Edinburgh Celebrates African Connections
Fourteen events were held this year for Africa Week, celebrating the University’s connections to the continent.
Africa Week 2019 marked the fourth year the University of Edinburgh has joined together to celebrate its many connections with the African continent. Over 500 people attended 14 events across the week, the most diverse programme yet. Events were held across the different University campuses and run by a mix of students and staff. Events included the University’s first Africa Cup of Nations 5-a-side football tournament and a research symposium on work in Malawi.
The Week started with a colourful procession of flags and national dress, across the George Square campus. Students from Gambia, Zimbabwe and Cameroon organised the event to coincide with the launch of the Model African Union student-led society, the only one of its kind in the UK. Other groups, including the Nigerian and African Caribbean societies attended and Professor Peter Mathieson, the University’s Principal, waved off the procession from the Old College quad.
Later that evening, a session on Afrobeats, hosted by the student led Afrobeats Society, gave people the opportunity to learn more about the dance discipline as well as try out some basic moves.
For the second year, Africa Week provided a valuable opportunity for researchers across the University’s Little France campus to come together and learn from and question each other on work being done in the agri-food sphere. Colleagues from the Roslin Institute, Supporting Evidence Based Decision Making (SEBI), the Global Academy of Agriculture and Food Security and the Centre for Tropical Livestock Genetics and Health presented on a wide variety of projects and to continue to map their work interactively to seek areas of collaboration.
In a similar fashion, Africa Week also provided a platform to invite colleagues in a variety of fields to share research taking place in and with Malawi. A research showcase exhibited work undertaken in areas including mental health, reproductive health and childcare, satellite mapping of forests and the ethical challenges of undertaking clinical trials in LMICs. The event was part of the University’s broader work around stimulating future research projects, supported by the Global Challenges Research Fund (GCRF). The session also welcomed colleagues from the Scotland Malawi Partnership, and Edinburgh Napier and Glasgow universities.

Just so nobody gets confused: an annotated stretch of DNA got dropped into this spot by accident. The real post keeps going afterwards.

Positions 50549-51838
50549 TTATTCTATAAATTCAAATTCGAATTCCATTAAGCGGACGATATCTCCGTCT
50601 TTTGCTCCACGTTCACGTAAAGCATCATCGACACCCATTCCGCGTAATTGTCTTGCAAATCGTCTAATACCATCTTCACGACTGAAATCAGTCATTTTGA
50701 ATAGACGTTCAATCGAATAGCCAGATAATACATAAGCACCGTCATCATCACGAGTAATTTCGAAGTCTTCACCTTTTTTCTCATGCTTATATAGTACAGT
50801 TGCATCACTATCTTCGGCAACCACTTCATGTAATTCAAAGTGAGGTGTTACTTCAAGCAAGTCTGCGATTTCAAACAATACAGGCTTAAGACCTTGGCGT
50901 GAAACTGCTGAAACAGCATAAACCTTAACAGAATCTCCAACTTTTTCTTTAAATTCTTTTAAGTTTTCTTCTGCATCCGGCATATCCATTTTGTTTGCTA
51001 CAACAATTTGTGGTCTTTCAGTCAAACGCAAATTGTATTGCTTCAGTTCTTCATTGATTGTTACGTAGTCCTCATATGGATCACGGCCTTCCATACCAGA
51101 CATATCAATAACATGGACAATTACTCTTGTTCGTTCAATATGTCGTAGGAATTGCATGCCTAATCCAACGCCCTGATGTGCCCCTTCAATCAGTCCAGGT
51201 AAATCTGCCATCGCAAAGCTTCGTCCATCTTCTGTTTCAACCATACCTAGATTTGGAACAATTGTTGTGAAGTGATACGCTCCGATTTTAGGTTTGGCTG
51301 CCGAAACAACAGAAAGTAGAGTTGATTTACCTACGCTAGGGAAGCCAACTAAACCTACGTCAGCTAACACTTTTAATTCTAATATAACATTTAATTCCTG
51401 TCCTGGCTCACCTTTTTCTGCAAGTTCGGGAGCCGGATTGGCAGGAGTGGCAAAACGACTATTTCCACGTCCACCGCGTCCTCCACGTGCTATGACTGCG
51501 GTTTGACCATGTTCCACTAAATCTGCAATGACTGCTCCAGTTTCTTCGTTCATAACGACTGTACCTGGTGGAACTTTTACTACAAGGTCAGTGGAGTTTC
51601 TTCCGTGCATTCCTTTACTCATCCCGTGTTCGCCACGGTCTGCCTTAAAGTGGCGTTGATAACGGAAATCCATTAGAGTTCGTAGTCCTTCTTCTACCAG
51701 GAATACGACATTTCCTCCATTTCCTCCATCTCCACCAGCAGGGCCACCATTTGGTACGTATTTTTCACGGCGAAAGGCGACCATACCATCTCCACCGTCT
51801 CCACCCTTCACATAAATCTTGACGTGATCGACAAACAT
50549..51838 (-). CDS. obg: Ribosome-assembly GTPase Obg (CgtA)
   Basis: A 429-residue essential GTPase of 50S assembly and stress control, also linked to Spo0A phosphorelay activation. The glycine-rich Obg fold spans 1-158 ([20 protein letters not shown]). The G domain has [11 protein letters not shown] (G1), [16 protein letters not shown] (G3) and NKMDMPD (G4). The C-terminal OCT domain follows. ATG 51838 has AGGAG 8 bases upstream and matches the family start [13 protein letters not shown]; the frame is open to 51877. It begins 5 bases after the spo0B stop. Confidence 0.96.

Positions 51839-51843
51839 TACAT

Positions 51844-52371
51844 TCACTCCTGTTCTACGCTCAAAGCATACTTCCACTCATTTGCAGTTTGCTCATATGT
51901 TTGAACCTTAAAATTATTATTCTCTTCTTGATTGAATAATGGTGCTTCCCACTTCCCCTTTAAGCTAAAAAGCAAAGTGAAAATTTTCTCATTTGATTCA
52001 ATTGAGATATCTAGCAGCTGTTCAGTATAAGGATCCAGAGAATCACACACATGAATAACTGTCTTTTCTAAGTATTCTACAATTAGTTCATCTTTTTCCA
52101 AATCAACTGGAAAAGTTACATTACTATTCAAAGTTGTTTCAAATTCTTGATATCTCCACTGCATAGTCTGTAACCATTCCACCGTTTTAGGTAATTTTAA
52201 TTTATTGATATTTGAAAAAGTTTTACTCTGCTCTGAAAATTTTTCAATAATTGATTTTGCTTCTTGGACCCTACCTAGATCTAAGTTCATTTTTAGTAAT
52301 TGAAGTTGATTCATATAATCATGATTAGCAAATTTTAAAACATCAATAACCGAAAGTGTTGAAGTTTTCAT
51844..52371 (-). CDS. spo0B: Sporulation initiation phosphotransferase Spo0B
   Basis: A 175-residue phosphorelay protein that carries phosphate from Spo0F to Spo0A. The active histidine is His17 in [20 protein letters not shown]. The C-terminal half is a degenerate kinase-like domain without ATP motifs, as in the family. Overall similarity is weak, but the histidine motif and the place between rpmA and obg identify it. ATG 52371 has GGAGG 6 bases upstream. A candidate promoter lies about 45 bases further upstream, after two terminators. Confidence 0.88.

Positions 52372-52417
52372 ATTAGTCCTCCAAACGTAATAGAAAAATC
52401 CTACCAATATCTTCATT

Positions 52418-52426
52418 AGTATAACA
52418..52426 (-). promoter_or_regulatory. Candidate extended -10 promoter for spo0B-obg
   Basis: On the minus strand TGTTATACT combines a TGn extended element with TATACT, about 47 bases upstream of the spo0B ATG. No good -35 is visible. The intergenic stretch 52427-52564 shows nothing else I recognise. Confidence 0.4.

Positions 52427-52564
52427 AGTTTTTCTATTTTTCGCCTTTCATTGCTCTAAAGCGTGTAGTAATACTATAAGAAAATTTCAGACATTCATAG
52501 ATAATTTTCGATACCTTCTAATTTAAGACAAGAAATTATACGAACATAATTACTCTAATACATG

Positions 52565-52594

The first food event of the Week saw an African Braai, hosted by the Centre of African Studies on Friday evening. The rain stayed away as attendees from across the University enjoyed some incredible food and kept warm next to the fire in the back garden of 22 George Square. Mastercard Foundation Scholars the next evening also hosted their own Taste of Africa event, with around 150 guests sampling dishes from countries such as South Sudan, Nigeria, Kenya and Zimbabwe.
Saturday morning, in bright Edinburgh sunshine, saw 12 teams compete in the Sports Union’s Africa Cup of Nations tournament at Peffermill. Each team represented a country from the African continent and the Republic of Congo were eventual winners, overcoming South Africa in an exciting high-scoring final, 5-3.
Africa Week was again delighted to work with the Tandem Language Café, where, as well as the café’s more permanent fixtures, attendees also had a chance to learn Swahili and Shona.
The Week also benefitted hugely from external visitors to Edinburgh, including the Namibian High Commissioner to the UK, HE Linda Scott. Ms Scott spoke to staff and students about the opportunities and persisting challenges for a country still under thirty years old. The High Commissioner also had a chance to meet Namibian diaspora in Scotland, including students from Aberdeen and Dundee.
Professor Emeritus Edward Webster, based at the Southern Centre for inequality Studies, at South Africa’s Witwatersrand University, contributed to a lively discussion on the future of work in Africa. The audience heard how most of the research comes from the industrialised north and how this can be applied to the African continent. Professor Webster’s focus was specifically on the informal economy, which makes up a huge percentage of employment on the continent. We also heard from Rebecca Valentine, from the University of Edinburgh’s careers service on how they are contributing to curriculum reform to ensure the institution is best preparing young people for the future of work.
Visiting teaching fellow in African History, Josh Doble, intricately depicted a small sector of Kenyan society, commonly referred to as Kenyan Cowboys and two US-based PhD students Alex Marino (Arkansas University) and Kelsey Zavelo (Duke University) discussed their research on the propaganda of white minority regimes in southern Africa and the United States.
Africa Week 2019 wrapped up with a film screening, in partnership with the Centre of African Studies and Africa in Motion Film festival. Manthia Diawara’s film, An Opera of the World, based on the African opera Bintou Were, a Sahel Opera, illustrated the plight of forced migration from the African continent and the ongoing refugee crisis from South to North.
If you would like to be involved in Africa Week, please email Nick Rowland